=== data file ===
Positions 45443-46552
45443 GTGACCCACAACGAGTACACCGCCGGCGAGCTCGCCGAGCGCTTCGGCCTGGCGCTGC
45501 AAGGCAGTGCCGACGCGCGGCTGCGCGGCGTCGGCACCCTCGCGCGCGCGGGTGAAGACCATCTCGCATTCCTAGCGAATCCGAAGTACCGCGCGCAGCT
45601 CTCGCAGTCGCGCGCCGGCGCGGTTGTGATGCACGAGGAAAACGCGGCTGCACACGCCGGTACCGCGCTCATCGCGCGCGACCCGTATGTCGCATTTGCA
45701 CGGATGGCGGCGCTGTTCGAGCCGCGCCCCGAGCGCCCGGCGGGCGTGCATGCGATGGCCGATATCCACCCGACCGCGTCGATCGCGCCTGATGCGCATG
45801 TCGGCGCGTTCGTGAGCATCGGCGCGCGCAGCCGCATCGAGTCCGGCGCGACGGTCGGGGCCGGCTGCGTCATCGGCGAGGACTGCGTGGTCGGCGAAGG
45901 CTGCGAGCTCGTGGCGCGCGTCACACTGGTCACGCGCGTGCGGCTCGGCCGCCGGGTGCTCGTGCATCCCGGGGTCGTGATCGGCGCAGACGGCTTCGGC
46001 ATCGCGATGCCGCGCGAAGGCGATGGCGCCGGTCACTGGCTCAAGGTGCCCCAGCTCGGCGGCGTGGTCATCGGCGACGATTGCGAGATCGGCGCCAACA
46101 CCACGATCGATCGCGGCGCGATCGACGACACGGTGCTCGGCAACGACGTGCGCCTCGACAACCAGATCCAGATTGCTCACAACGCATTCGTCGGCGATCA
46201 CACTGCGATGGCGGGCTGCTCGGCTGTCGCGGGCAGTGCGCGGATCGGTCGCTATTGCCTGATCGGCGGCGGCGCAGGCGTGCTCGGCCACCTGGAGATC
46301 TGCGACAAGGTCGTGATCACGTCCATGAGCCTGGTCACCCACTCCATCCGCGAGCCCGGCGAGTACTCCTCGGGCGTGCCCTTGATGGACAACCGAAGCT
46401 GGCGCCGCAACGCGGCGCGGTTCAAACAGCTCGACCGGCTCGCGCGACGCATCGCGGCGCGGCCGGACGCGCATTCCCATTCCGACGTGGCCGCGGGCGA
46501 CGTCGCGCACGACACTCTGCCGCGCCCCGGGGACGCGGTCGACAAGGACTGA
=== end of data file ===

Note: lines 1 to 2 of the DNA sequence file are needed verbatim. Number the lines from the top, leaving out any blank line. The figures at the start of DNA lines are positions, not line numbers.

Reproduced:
Positions 45443-46552
45443 GTGACCCACAACGAGTACACCGCCGGCGAGCTCGCCGAGCGCTTCGGCCTGGCGCTGC